The three songs from the EP— “Hey,” “Supernatural” and “The Story”— act as the cornerstone of the work, and Paris says they recorded about two new songs per year, hence the five year stretch. While the project is rooted in classic R&B stylings, it remains eclectic and ethereal in its delivery. The ambient, airy quality of songs like “Red Eye,” “Love Song” and the lead single, “The Greatest” sets KING in space all their own, just as they intended.
“We were learning more about ourselves, learning more about each other we wanted to push more boundaries sonically and lyrically,” Paris explains, adding that the group’s core foundation is the genuine love and friendship between them. “We got to know each other better both in music and personally. It was kind of a formative time in our lives too, just growing up in the course of five years together. It felt like we were really developing the core of what is KING.”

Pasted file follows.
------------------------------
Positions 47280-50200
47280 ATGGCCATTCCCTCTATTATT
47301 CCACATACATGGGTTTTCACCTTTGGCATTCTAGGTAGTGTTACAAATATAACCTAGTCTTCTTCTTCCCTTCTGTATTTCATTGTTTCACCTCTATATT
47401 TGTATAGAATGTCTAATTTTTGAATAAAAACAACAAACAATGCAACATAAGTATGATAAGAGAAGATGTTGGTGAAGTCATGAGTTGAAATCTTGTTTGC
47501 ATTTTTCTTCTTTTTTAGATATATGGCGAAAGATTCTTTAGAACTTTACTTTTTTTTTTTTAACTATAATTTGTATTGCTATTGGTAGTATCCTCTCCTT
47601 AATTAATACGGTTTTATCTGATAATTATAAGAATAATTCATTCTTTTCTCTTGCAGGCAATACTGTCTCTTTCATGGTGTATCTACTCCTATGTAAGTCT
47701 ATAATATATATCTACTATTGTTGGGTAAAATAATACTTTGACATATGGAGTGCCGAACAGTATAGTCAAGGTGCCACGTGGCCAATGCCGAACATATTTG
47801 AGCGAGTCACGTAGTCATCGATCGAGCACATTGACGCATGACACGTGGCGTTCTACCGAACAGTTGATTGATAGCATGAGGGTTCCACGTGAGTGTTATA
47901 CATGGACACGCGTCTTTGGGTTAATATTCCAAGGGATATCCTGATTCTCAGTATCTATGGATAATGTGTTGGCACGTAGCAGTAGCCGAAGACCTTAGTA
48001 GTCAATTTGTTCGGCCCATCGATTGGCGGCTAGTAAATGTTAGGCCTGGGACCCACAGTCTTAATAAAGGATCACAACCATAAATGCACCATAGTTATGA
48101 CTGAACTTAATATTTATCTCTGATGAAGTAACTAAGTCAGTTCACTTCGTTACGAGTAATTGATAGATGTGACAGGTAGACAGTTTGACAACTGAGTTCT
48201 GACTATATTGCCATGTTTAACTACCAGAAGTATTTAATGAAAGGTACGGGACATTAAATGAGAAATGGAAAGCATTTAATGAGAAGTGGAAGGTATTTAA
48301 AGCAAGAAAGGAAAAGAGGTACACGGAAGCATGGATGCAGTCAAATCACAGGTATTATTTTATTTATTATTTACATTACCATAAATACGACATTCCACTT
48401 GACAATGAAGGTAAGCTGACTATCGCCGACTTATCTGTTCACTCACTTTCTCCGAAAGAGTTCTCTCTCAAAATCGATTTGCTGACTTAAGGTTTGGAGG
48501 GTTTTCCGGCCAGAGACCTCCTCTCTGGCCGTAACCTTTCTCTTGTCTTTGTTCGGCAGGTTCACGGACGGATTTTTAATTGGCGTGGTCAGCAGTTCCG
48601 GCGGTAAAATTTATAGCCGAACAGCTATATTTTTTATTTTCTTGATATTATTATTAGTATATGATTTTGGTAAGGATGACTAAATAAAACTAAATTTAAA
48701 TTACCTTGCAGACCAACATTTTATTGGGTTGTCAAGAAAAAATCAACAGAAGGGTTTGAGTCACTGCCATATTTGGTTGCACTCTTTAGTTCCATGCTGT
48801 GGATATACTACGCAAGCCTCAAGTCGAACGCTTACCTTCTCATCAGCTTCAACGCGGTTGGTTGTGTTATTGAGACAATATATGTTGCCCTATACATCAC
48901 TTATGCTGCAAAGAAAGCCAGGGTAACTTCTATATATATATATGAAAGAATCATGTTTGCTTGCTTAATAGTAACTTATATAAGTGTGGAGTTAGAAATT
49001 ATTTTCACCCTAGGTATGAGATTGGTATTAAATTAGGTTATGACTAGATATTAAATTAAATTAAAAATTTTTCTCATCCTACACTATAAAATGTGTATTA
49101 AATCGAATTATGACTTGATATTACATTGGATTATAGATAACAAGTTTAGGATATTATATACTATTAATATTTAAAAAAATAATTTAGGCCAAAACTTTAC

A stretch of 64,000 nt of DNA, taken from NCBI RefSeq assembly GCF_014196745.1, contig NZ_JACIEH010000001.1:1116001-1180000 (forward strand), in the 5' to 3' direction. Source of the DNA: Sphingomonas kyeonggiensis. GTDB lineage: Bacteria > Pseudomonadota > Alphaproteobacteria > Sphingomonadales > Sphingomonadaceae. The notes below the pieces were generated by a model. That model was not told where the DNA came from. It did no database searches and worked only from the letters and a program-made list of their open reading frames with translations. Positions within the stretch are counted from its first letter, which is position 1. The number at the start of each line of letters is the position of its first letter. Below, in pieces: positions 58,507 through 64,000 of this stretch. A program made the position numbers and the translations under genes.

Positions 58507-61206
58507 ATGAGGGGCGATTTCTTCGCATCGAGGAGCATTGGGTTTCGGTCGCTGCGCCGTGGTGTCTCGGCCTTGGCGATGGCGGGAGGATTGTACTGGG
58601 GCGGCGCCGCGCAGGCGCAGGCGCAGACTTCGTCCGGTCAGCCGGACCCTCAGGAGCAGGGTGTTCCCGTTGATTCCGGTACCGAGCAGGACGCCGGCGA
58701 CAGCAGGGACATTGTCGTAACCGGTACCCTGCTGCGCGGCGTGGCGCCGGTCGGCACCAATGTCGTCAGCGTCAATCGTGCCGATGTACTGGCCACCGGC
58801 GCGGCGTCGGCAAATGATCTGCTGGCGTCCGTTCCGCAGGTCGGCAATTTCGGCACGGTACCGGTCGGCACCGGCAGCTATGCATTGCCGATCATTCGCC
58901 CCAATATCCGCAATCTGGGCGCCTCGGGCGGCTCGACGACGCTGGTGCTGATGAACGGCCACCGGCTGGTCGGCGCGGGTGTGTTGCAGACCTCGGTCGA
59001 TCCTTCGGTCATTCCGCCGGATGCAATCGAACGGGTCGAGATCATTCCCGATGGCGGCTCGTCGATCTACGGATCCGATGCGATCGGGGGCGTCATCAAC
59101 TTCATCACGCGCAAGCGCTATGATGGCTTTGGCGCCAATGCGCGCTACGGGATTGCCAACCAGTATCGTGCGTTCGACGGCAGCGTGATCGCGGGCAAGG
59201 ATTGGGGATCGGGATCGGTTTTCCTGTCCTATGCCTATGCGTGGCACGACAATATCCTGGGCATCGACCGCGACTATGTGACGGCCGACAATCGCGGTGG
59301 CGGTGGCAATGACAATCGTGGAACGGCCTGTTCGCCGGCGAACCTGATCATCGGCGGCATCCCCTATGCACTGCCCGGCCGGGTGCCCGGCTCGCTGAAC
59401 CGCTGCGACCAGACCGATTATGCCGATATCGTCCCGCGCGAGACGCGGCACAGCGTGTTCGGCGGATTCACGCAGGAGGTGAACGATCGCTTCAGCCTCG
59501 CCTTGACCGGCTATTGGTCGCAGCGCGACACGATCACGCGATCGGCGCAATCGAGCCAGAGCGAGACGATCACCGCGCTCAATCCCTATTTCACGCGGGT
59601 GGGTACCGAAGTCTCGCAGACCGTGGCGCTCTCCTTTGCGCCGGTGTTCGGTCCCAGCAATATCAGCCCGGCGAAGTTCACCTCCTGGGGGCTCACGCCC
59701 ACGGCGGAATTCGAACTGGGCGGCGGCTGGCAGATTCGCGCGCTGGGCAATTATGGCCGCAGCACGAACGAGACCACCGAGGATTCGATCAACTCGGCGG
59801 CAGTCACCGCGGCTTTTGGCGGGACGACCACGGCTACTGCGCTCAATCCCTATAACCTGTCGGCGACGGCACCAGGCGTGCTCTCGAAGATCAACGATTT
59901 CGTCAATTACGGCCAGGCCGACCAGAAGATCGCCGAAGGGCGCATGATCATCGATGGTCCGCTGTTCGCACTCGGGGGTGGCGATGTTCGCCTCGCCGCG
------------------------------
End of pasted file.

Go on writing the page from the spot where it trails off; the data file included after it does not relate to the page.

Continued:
Paris admits that without the support of one another, it may have been easy to be swayed in directions that weren’t true to their sound -- and for that, she’s grateful. Unsurprisingly, they were approached by several labels following the critical acclaim of their EP but ultimately decided that their sound was best served independently, through their own devices.
As for the album itself, the creative process involved not only crafting the songs but spending a lot of time with the music, listening and critiquing.